It’s always hard to review a book that’s memoir-ish, and this one is no exception. The author was in his late 20s during the Vietnam War. He had been a Marine straight out of high school but was considered “too old” to enlist for Vietnam, so he was working as a merchant marine. When the war protests started to turn on the soldiers themselves, the guys from Chick’s hangout-bar thought it would be amazing if someone could go visit all the active duty guys from their neighborhood, take them some local beer, & reassure them that what they were doing was appreciated & they were missed & loved. Chick’s job enabled him to hop on a boat headed to Vietnam with the idea that he would take 3 days shore leave when he got there & find some of the guys. What with one thing & another, his boat left without him, leaving him stranded in Vietnam in the days leading up to & the first couple of weeks of the Tet offensive!
Reading this book is basically like listening to your old uncle tell his stories from the war. It wasn’t a bad book at all, but it did tend to ramble off & sometimes go into back stories not directly related to the main plot & it wasn’t always easy to tell what was happening “now“ & what was an explanation from the past. (i.e. a few paragraphs telling a story to illustrate why Chick doesn’t like ship captains – it was hard to tell if it was THIS ship captain, or one from his past.) Chick is also very pro-unions, which I’m not against unions but I also got a little tired of every chapter having at least a few sentences explaining why unions are awesome & solve everyone’s problems.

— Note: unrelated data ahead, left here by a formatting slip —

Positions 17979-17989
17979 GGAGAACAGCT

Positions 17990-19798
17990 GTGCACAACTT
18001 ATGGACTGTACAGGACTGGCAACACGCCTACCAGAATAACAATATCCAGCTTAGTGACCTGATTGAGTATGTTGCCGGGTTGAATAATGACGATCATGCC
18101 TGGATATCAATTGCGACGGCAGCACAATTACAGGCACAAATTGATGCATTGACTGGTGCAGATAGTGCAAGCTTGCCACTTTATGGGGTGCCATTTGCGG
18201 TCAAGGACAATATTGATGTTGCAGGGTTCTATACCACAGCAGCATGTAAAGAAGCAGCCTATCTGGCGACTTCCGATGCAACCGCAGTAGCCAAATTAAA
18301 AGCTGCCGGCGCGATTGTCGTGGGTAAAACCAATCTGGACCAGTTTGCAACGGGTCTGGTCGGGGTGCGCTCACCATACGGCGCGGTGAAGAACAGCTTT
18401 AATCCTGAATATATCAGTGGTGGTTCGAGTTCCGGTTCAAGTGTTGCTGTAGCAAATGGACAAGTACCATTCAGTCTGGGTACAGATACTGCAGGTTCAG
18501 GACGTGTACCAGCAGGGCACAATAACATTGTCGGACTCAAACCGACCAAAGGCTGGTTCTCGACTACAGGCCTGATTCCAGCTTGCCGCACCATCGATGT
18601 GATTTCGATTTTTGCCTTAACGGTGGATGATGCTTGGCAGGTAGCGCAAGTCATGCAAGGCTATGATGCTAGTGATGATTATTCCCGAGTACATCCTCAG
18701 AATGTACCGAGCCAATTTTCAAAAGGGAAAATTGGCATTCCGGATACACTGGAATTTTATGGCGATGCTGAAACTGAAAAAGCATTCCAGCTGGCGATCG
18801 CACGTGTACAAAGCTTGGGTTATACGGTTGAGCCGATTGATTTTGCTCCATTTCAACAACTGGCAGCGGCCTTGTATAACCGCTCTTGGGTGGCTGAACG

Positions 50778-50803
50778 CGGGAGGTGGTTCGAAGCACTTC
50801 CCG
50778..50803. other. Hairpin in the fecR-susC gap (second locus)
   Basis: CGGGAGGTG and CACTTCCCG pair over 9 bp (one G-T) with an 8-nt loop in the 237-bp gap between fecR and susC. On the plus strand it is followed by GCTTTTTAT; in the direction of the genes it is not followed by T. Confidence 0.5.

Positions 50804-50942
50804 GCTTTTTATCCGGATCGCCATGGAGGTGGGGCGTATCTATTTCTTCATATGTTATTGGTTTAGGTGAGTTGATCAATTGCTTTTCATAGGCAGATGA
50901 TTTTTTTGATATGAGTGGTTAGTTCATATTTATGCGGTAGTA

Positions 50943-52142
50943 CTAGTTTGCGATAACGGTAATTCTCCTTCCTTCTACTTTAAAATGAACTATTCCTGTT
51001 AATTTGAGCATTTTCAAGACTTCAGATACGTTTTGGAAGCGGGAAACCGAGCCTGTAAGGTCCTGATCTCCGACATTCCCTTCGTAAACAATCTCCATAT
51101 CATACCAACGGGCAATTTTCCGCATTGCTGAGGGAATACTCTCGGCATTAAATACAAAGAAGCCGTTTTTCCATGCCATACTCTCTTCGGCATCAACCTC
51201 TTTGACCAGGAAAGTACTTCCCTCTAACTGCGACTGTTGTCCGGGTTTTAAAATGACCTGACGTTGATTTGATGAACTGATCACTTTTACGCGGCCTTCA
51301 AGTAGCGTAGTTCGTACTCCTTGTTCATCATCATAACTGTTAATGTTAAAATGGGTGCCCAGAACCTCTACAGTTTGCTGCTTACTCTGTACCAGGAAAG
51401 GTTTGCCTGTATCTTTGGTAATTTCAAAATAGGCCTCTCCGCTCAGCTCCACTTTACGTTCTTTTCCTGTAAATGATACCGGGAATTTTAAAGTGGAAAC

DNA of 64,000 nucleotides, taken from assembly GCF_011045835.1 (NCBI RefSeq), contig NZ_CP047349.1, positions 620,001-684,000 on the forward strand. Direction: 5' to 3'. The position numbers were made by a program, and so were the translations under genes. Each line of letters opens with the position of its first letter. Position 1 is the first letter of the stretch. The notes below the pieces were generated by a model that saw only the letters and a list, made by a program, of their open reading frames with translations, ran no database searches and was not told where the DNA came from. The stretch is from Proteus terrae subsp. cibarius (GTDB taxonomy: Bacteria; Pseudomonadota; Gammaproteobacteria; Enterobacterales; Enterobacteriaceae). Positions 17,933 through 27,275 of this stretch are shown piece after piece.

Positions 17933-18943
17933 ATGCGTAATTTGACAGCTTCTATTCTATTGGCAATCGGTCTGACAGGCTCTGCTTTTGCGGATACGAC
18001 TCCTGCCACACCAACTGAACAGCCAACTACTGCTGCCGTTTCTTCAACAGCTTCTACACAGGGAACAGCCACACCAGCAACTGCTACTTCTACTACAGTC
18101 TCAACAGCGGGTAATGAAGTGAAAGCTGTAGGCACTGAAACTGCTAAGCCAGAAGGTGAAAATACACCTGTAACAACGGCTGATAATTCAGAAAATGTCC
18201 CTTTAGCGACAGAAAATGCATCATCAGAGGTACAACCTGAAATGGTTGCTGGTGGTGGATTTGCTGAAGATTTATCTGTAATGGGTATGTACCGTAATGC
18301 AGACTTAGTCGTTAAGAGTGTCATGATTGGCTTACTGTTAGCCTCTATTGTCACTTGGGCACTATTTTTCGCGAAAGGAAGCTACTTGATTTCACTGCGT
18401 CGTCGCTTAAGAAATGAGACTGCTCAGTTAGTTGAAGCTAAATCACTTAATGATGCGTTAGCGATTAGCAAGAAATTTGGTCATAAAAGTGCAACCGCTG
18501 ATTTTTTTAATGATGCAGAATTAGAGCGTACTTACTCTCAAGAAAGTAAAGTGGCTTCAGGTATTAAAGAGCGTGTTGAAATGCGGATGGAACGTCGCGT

For the most part it doesn’t get too political & there’s some great perspective here on how basically the soldiers were just doing their best to do what they were told. Most of them had been drafted, they weren’t passionate about being there, & they didn’t have the ability to see any kind of big picture concerning how the Vietnamese people really felt about the situation. In the end, Chick decides that the protestors weren’t wrong to protest the war, but still felt that harassing the young men being sent to fight wasn’t the right way to execute that protest.